As of yesterday, the United States has the most number of COVID-19 cases in the world. Earlier this week, the CDC issued new guidance for the workplace on addressing COVID-19. These new guidelines provide the most specific guidance to date on maintaining a healthy workplace and social distancing. In particular, the CDC lays out a plan that includes implementing flexible worksites (e.g. telework), flexible work hours, increasing physical space, downsizing operations and delivering services remotely, to name a few.

This adds to the prior directive for a nationwide halt to gatherings of more than 50 people. We now have the strongest action plan urged by the CDC to date and this will increase what has already become a significant disruption to our businesses, schools, government and day to day public life.

On March 13th, President Trump declared a national emergency, directing all states to set up emergency operations centers. Nancy Messonier, director of the Centers for Disease Control and Prevention’s (CDC) National Center for Immunization and Respiratory Diseases, recommended that businesses “replace in-person meetings with video or telephone conferences” and increase “teleworking options”.  Just this past Tuesday, the Director of the federal government’s Office of Personnel Management issued guidance to agencies on how to prepare for the outbreak and reiterated the need to expand the use of telework to maintain operations.  A memo also revealed the United States Congress is scrambling to purchase computers and other technology so staff can telework. The government has banned flights from Europe, U.K. and Ireland and the CDC issued guidelines for traveling within the United States. They say “[d]epending on your unique circumstances, you may choose to delay or cancel your plans.”

The CDC further cautions “[t]he potential public health threat posed by COVID-19 is high, both globally and to the United States.”  Indeed, most companies have never faced such a potential health crisis and as Dan Levin, the owner of a Chicago furniture and wall paneling manufacturing company, says No one has a playbook for this.” Dan plans to let some of his employees work from home.  In addition to deep cleaning offices (recommended in internal memos at HSBC and Facebook), companies are also banning in-person job interviews while they try to figure out how they are going to keep providing goods and services.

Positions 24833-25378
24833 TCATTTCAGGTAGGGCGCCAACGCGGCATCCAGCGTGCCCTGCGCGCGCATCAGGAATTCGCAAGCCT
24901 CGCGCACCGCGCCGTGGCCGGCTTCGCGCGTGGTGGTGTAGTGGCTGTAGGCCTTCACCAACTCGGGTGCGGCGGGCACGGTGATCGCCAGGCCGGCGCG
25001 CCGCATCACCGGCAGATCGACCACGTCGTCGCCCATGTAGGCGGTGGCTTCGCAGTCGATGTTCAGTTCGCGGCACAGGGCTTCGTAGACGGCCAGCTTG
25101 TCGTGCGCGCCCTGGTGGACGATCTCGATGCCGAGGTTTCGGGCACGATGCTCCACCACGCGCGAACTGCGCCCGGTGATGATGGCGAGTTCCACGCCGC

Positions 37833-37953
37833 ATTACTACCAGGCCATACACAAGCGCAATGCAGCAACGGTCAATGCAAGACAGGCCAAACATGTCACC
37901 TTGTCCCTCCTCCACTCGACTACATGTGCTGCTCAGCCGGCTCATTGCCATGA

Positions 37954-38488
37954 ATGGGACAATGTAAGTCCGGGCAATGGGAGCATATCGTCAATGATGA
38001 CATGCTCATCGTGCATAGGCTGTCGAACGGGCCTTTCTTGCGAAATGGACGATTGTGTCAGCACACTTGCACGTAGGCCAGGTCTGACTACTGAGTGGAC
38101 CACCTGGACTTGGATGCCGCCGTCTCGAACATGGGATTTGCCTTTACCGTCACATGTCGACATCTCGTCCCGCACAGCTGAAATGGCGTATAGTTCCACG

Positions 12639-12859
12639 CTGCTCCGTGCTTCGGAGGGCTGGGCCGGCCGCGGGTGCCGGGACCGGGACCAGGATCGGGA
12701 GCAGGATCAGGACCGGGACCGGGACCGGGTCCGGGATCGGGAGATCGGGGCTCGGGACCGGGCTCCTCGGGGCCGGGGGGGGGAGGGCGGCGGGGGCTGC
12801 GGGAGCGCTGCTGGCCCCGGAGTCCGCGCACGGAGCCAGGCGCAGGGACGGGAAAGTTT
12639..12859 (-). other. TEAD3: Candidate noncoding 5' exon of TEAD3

What does all this mean for your in-house legal team?  Many employees are already choosing to self-isolate – especially those who have traveled internationally in the last two weeks.  At Bigfork Tech, we want you and your team to stay healthy and safe.  To that end, we encourage you to review the CDC’s recommendations for addressing the coronavirus in the workplace.  Particularly noteworthy is the CDC’s guidance on telecommuting for sick employees.  It says, “[f]or employees who are able to telework, supervisors should encourage employees to telework instead of coming into the workplace until symptoms are completely resolved.”  In addition, the CDC recommends you “ensure that you have the information technology and infrastructure needed to support multiple employees who may be able to work from home.”  With the new travel recommendations, telecommuting is going to be needed even more.

In addition to safeguarding your employees’ health, your challenge will be how to keep on top of the work and manage your company’s risk.  After all, the coronavirus will not excuse missing a renewal date for a contract or a regulatory compliance deadline.  And there is no telling how long this looming health threat will last.  Yet, the work must go on!  But how?

Well, for a start, be prepared.  Telecommuting is likely to become part of your in-house team and overall company culture whether you are ready or not.  So your job is going to be to get ready ASAP!  I can tell you that here at Bigfork Tech, we are already set up for remote working.  Our legal operations software allows us to collaborate on contracts, matters, and projects so that we all know exactly where things stand from intake to completion and final approval.  We track every step of the process and our team is able to communicate in real-time with integrated email, DocuSign, automated alerts and templates, and much more so that business keeps moving.  We even have remote approval capability on our smartphones. Our software and its remote capabilities can help keep your team healthy and your business thriving.  Our Bigfork Tech legal and business experts are ready to help you during this crisis. Stay safe.

Maria Syms

Maria Syms

Maria started her career as a lawyer in the early nineties at a D.C. international law firm. She worked on a clunky WANG computer that was far from “user-friendly”. Having ridden the technology wave (both good and bad), Maria understands how the right technology can be used to create value and grow your business. Maria practiced as a partner in a law firm representing multinational corporations, an Assistant United States Attorney and an Assistant Attorney General. She was also an elected Arizona lawmaker. Maria holds a Master’s degree from Harvard, a law degree from American University and a bachelor’s degree from Smith College. She is a member of the Arizona, California, Hawaii, Pennsylvania, Maryland, and D.C. bars.